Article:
Where the jobs are actually created .... small and medium business - the problem is they're being crushed by the uber-businesses and the costs of employing someone (*cough* HEALTH BENEFITS). If a small business is being ground up by taxing entities, its largely because the taxing entities are bypassing Large Corp as a revenue source.
It can't be that simple......can it?
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Old 2011-11-23, 05:08   Link #1249
DonQuigleone
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Quote:
Originally Posted by solomon View Post
It can't be that simple......can it?
Healthy competition usually squashes that kind of thing... drives all profits downwards.
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Old 2011-11-23, 06:03   Link #1250
ganbaru
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Republicans bash Pakistan in debate
http://www.reuters.com/article/2011/...7AL0EO20111123
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Old 2011-11-23, 15:01   Link #1251
solomon
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That's just pandering. You have no choice BUT to deal with Pakistan.
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Old 2011-11-23, 18:23   Link #1252
Bri
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Quote:
Originally Posted by solomon View Post
It can't be that simple......can it?
Almost. While the average figures tell us that corporations sit on piles of cash, this does not hold for small and medium businesses that have to get most of their external funding through banks. The financial sector prefers to loan to big co. which are considered safer investments. Big co. in turn uses it's cash reserves on the financial markets where it usually in part leaks away in to more profitable investment opportunities abroad. It doesn't end up in the real economy.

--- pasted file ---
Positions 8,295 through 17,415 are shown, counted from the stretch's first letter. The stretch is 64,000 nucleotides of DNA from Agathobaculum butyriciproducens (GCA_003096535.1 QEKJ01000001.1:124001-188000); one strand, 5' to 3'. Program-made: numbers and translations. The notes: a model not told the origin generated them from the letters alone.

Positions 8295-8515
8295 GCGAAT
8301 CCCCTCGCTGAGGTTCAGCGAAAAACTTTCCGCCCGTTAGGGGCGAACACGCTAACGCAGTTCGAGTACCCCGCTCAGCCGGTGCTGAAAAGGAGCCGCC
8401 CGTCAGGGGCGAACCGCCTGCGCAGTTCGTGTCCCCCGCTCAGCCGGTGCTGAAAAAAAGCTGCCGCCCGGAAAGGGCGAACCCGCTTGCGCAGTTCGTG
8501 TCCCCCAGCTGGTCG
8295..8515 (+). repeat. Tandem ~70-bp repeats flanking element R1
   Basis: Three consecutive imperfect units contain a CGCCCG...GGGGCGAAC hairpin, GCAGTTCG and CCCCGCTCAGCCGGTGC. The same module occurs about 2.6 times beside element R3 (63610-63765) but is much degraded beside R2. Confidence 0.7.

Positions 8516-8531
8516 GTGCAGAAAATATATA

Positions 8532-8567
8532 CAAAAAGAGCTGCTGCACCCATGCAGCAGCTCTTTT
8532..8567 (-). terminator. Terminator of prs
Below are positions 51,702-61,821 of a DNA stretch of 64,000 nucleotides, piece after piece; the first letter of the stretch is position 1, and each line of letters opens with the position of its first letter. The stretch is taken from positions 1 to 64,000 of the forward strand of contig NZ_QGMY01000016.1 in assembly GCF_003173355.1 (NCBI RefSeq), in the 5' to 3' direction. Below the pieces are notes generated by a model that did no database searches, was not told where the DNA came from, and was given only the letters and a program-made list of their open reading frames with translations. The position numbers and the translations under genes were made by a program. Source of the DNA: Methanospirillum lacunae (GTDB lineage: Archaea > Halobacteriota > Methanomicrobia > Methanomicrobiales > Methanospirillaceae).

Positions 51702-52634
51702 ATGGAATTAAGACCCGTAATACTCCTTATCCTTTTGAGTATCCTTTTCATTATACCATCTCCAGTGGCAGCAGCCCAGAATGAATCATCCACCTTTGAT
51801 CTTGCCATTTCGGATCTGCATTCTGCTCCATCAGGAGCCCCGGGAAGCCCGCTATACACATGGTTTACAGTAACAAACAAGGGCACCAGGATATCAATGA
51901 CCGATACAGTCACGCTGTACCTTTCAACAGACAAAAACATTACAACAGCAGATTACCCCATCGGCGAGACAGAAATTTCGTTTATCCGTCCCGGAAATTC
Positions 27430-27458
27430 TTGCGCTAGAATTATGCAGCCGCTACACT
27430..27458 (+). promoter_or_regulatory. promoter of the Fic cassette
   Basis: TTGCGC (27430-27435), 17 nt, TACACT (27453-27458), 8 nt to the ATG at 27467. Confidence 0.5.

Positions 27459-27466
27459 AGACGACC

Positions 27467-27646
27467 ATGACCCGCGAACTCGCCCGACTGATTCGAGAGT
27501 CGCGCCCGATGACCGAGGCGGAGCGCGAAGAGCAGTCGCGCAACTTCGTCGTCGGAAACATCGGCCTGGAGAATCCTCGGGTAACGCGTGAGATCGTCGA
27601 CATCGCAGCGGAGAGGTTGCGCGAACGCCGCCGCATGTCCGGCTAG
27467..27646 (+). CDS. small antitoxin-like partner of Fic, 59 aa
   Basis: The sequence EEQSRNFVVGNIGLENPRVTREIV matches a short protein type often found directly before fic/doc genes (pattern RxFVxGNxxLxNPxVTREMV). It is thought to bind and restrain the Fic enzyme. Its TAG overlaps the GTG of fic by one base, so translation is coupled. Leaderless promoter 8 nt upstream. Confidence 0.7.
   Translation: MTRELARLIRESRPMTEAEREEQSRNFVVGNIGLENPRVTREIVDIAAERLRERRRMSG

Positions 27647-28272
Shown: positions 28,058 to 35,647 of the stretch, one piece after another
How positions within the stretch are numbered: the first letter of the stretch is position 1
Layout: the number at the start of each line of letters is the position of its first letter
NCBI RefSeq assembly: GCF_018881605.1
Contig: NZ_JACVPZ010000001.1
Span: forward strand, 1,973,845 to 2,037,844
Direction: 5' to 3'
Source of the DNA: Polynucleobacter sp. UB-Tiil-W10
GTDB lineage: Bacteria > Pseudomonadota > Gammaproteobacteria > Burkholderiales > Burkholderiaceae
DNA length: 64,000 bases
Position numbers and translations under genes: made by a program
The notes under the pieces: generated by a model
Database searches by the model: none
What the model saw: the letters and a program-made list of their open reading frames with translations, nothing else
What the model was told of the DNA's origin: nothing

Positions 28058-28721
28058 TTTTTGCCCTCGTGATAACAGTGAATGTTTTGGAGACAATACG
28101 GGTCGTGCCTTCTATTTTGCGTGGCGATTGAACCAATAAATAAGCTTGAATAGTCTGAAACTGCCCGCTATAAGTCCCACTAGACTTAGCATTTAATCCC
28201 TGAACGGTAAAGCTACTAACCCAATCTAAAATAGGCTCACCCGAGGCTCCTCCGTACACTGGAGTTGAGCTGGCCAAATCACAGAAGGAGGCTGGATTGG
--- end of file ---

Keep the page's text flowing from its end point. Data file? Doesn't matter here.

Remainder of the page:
However small and medium business are the most important job creators. Add in the regulatory and competition problems Vexx mentioned, which makes small firms such unattractive investment targets for the financials and you have a jobless recovery.
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Old 2011-11-23, 19:35   Link #1253
ganbaru
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Gingrich's stumble on immigration?
http://www.reuters.com/article/2011/...7AM0B920111123
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Old 2011-11-24, 11:06   Link #1254
SaintessHeart
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Well, with regards to corporate America, here is something interesting that is worth reading :

http://www.pbs.org/wgbh/pages/frontl...tc/script.html
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Old 2011-11-24, 12:19   Link #1255
Vexx
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Quote:
Originally Posted by SaintessHeart View Post
Well, with regards to corporate America, here is something interesting that is worth reading :

http://www.pbs.org/wgbh/pages/frontl...tc/script.html
The hilarity is, teens are as likely to *troll* surveys and studies as they are to give legitimate answers (which I fully support ).
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Old 2011-11-24, 17:27   Link #1256